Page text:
When a GOP operative with alleged ties to the Trump campaign sought last year to obtain emails missing from Hillary ClintonHillary Diane Rodham ClintonThe Hill's Morning Report - Presented by Facebook - Democrats see victory in a voting rights defeat Left laughs off floated changes to 2024 ticket A year into his presidency, Biden is polling at an all-time low MORE's private email server, he turned to an independent security expert to help validate them.
That's according to Matt Tait, the CEO and founder of U.K.-based security consultant firm Capital Alpha Security, who on Friday opened up about the GOP operative's attempts to recruit him last spring.
According to Tait, writing his account for Lawfare, he strongly believed that not only was the operative, Peter Smith, communicating with Russian hackers, but his operation was also formed with the "blessing" of at least some members of now-President Trump's campaign.
Prior to last year's presidential election, Smith put together a team of lawyers, tech experts and Russian-speaking investigators in an attempt to obtain 33,000 private emails that had been deleted from Clinton's private server.
Smith has since told The Wall Street Journal that he believed Clinton's private email server had been hacked by Russians. The operation allegedly formed under the assumption Clinton was attempting to hide information in the emails and that they could uncover it by obtaining the hacked copies.
Tait wrote that he believed the team "was formed with the blessing of the Trump campaign."
Smith cited several Trump campaign officials during his recruitment attempt, Tait alleges, including Trump’s former national security adviser and then-adviser Michael Flynn, now-White House chief strategist Stephen Bannon, now-counselor to the president Kellyanne Conway and now-Agriculture Department policy adviser Sam Clovis.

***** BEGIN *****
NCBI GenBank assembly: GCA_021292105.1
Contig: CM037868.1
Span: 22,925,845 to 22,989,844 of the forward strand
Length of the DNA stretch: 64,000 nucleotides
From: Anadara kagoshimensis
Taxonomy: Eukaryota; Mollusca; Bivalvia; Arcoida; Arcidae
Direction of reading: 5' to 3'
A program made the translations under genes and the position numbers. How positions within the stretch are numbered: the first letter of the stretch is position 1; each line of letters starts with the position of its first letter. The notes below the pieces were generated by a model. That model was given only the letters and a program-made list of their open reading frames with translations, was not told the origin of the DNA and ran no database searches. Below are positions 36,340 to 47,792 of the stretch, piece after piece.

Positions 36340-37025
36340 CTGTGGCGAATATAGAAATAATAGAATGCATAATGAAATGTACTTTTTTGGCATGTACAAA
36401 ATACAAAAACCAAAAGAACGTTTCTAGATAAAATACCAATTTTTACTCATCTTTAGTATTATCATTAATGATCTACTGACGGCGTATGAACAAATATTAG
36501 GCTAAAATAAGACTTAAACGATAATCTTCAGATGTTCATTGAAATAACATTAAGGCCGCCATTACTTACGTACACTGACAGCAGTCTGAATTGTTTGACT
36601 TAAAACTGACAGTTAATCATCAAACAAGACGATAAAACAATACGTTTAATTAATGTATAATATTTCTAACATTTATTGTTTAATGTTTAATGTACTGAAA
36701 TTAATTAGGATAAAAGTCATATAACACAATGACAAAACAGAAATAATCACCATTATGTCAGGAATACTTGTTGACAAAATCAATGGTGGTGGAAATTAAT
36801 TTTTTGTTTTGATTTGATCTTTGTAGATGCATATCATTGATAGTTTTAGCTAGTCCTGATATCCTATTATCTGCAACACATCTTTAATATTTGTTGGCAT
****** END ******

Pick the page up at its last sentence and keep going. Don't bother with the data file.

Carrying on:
Several of those names appeared on a document specifying the mission and scope of Smith's operation dated Sept. 7, 2016 that was obtained by the Journal.
"Smith and his associates’ knowledge of the inner workings of the campaign were insightful beyond what could be obtained by merely attending Republican events or watching large amounts of news coverage," Tait wrote.
Smith allegedly described infighting and tension within Trump's campaign to Tait, and also told him that “Trump often just repeats whatever he’s heard from the last person who spoke to him."
Smith, the White House and a Trump campaign official have all denied that the operative or his team worked for them. The operative, Smith, has since died.
Smith's team "appeared to be convinced of the need to obtain Clinton’s private emails and make them public, and they had a reckless lack of interest in whether the emails came from a Russian cut-out," Tait wrote in his account.
"Indeed, they made it quite clear to me that it made no difference to them who hacked the emails or why they did so, only that the emails be found and made public before the election," he continued.
Tait never saw any of the alleged emails. Smith told the Journal he did obtain some emails but was unable to verify them. He also said that his investigation found five hacking groups that claimed to have Clinton’s private emails, and that he determined that at least two of those groups were Russian.
Former FBI Director James Comey said last year in his recommendation against prosecuting Clinton that the private server did not appear to have been hacked.
Since the timing of the events Tait alleges, Flynn was forced to resign as Trump’s national security adviser in February amid revelations that he misled Vice President Pence and other White House officials about his conversations with Russia’s ambassador to the U.S.
An ongoing FBI probe into whether Russia attempted to influence the 2016 presidential election with hacking exists, as well as investigations into whether members of Trump's campaign colluded with the Kremlin.